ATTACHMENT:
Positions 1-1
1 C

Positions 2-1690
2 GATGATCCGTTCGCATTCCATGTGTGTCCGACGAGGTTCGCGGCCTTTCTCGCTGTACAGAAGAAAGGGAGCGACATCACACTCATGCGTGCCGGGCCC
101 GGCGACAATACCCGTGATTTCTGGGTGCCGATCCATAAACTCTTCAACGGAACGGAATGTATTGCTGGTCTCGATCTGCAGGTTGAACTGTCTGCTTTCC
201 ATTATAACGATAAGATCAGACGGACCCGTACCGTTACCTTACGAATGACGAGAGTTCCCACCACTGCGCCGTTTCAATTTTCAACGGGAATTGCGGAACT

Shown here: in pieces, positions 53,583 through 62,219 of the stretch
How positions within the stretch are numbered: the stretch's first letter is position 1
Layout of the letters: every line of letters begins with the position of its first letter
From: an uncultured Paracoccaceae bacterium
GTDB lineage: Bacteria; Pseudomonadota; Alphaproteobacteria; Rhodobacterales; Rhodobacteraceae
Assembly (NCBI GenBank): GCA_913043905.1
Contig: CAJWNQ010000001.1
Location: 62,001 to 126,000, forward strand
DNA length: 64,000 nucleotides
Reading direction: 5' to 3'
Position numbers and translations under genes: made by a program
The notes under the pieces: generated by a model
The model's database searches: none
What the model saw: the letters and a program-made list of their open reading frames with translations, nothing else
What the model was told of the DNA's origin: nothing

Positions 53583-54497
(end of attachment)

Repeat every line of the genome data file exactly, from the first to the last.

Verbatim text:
Positions 1-1
1 C

Positions 2-1690
2 GATGATCCGTTCGCATTCCATGTGTGTCCGACGAGGTTCGCGGCCTTTCTCGCTGTACAGAAGAAAGGGAGCGACATCACACTCATGCGTGCCGGGCCC
101 GGCGACAATACCCGTGATTTCTGGGTGCCGATCCATAAACTCTTCAACGGAACGGAATGTATTGCTGGTCTCGATCTGCAGGTTGAACTGTCTGCTTTCC
201 ATTATAACGATAAGATCAGACGGACCCGTACCGTTACCTTACGAATGACGAGAGTTCCCACCACTGCGCCGTTTCAATTTTCAACGGGAATTGCGGAACT

Shown here: in pieces, positions 53,583 through 62,219 of the stretch
How positions within the stretch are numbered: the stretch's first letter is position 1
Layout of the letters: every line of letters begins with the position of its first letter
From: an uncultured Paracoccaceae bacterium
GTDB lineage: Bacteria; Pseudomonadota; Alphaproteobacteria; Rhodobacterales; Rhodobacteraceae
Assembly (NCBI GenBank): GCA_913043905.1
Contig: CAJWNQ010000001.1
Location: 62,001 to 126,000, forward strand
DNA length: 64,000 nucleotides
Reading direction: 5' to 3'
Position numbers and translations under genes: made by a program
The notes under the pieces: generated by a model
The model's database searches: none
What the model saw: the letters and a program-made list of their open reading frames with translations, nothing else
What the model was told of the DNA's origin: nothing

Positions 53583-54497